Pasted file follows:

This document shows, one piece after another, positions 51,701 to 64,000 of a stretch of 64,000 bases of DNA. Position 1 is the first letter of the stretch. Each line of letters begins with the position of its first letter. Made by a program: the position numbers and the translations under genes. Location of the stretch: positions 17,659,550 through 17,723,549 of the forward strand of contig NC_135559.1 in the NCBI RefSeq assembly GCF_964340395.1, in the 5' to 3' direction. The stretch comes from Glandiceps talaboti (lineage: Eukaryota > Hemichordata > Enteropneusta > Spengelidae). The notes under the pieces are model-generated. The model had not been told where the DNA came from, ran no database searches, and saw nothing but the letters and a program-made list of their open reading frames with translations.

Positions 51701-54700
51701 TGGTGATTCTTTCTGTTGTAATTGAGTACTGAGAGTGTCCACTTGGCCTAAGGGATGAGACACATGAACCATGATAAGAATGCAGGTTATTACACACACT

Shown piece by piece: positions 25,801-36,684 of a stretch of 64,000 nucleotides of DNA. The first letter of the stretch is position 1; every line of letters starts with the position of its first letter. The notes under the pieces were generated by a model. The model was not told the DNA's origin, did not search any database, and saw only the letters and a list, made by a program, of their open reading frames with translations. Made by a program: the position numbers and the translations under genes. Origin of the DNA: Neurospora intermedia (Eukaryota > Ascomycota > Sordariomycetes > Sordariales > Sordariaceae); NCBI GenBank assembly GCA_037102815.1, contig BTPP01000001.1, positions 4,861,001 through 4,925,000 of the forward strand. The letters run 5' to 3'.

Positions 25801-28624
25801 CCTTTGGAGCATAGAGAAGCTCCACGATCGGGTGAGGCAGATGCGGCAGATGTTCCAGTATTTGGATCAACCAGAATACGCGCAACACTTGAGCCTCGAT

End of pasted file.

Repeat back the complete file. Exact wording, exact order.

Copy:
This document shows, one piece after another, positions 51,701 to 64,000 of a stretch of 64,000 bases of DNA. Position 1 is the first letter of the stretch. Each line of letters begins with the position of its first letter. Made by a program: the position numbers and the translations under genes. Location of the stretch: positions 17,659,550 through 17,723,549 of the forward strand of contig NC_135559.1 in the NCBI RefSeq assembly GCF_964340395.1, in the 5' to 3' direction. The stretch comes from Glandiceps talaboti (lineage: Eukaryota > Hemichordata > Enteropneusta > Spengelidae). The notes under the pieces are model-generated. The model had not been told where the DNA came from, ran no database searches, and saw nothing but the letters and a program-made list of their open reading frames with translations.

Positions 51701-54700
51701 TGGTGATTCTTTCTGTTGTAATTGAGTACTGAGAGTGTCCACTTGGCCTAAGGGATGAGACACATGAACCATGATAAGAATGCAGGTTATTACACACACT

Shown piece by piece: positions 25,801-36,684 of a stretch of 64,000 nucleotides of DNA. The first letter of the stretch is position 1; every line of letters starts with the position of its first letter. The notes under the pieces were generated by a model. The model was not told the DNA's origin, did not search any database, and saw only the letters and a list, made by a program, of their open reading frames with translations. Made by a program: the position numbers and the translations under genes. Origin of the DNA: Neurospora intermedia (Eukaryota > Ascomycota > Sordariomycetes > Sordariales > Sordariaceae); NCBI GenBank assembly GCA_037102815.1, contig BTPP01000001.1, positions 4,861,001 through 4,925,000 of the forward strand. The letters run 5' to 3'.

Positions 25801-28624
25801 CCTTTGGAGCATAGAGAAGCTCCACGATCGGGTGAGGCAGATGCGGCAGATGTTCCAGTATTTGGATCAACCAGAATACGCGCAACACTTGAGCCTCGAT